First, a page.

The Meiji Restoration from the British Perspective
In January 1868 the Tokugawa Shogunate, who had controlled Japan for two hundred and thirty years relinquished power to the fifteen-year-old Emperor, now known posthumously as the Emperor Meiji. For its second event marking the 150th anniversary of the Meiji Restoration, the Japan Society has arranged this talk at Japan House by three scholars and researchers who will focus in this session on contemporary British connections with Japan.
In their talks, Lesley Downer, Ian Ruxton and David Warren, will consider the period leading up to and immediately following the Meiji Restoration. They will look at the impact of the West, first America and then Britain and other European nations, on the course of events. From the broad perspective, the focus will switch to Ernest Satow, British diplomat in Japan, who was the great reporter on the political situation in Japan. How accurate was his information? What role did he actually play in mediating between factions in Japan? Do we over-estimate his importance or, indeed, Britain’s special friendship with the Meiji government?
The diverse approaches taken by novelist, historian and biographer in researching their subject matter will inform the three presentations during this special session. They will be followed by a panel discussion, with audience question and answer.
About the speakers:
Lesley Downer first went to Japan more than thirty years ago and her life has revolved around Japan ever since. She is the author of many books on Japan, including 'Geisha: The Secret History of a Vanishing World', 'Madame Sadayakko: The Geisha who Seduced the West' and a quartet of novels set in the turbulent period before and during the Meiji Restoration: 'The Last Concubine', 'The Courtesan and the Samurai', 'The Samurai’s Daughter' and 'The Shogun’s Queen'.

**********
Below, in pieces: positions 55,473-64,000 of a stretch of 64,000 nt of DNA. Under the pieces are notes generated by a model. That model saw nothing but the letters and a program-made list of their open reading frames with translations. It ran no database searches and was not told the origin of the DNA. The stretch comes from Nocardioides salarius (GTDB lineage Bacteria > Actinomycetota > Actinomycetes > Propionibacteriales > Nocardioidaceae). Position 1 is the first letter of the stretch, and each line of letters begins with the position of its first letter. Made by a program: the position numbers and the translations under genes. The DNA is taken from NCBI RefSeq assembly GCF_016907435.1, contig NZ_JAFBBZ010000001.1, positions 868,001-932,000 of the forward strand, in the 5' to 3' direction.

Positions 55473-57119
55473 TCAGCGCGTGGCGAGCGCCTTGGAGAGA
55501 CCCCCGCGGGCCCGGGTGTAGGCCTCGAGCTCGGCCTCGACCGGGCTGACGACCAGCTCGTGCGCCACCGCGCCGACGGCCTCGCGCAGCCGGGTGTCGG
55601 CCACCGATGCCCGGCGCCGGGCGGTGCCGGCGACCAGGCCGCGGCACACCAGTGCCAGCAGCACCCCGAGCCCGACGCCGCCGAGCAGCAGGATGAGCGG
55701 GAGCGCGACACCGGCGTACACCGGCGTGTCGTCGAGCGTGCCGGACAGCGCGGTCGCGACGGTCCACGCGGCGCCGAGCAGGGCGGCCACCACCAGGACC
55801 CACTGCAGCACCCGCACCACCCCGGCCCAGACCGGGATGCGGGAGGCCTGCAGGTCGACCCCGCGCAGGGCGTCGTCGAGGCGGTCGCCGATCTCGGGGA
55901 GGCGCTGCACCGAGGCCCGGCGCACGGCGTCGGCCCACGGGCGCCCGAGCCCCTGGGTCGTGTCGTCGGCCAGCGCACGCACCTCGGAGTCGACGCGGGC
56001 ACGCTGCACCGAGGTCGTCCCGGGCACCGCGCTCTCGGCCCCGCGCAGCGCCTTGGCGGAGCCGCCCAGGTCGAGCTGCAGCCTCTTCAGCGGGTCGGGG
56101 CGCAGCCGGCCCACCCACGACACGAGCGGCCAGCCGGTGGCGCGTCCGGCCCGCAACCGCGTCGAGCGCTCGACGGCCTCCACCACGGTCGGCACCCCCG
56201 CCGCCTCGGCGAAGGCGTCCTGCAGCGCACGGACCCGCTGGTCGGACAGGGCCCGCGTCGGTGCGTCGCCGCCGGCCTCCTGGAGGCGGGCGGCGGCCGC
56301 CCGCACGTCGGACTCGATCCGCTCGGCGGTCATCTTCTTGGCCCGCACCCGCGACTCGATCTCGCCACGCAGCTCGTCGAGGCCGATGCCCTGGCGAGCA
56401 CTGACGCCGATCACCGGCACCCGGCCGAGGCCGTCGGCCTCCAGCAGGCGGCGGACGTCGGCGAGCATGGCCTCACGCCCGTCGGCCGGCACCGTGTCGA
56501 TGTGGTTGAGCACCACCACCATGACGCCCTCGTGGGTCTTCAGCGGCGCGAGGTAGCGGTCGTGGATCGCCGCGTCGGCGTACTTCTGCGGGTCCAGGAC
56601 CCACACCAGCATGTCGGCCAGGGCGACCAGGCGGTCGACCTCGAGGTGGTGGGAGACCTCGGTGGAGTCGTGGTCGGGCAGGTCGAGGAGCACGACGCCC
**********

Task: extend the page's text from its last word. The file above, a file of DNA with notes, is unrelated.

Ian Ruxton is Professor of English at Kyushu Institute of Technology, in Kitakyushu city. His research is in the area of Anglo-Japanese relations (c. 1850-1940), and in the whole life and letters of Sir Ernest Satow, not only his time in Japan. He has been President of the International Association for Japan Studies since April 2017. Most recently Ian has published in two volumes 'The Diaries of Sir Ernest Satow, 1912-1920'.
David Warren is Chairman of the Japan Society. He was British Ambassador to Japan from 2008 to 2012. His career in the British Diplomatic Service focused on East Asian affairs and he served three times in the British Embassy in Tokyo as well as two years as head of the China Hong Kong Department in the Foreign Office in London (1998-2000). He retired from the Diplomatic Service in January 2013, and is now writing a biography of Ernest Satow.
In association with: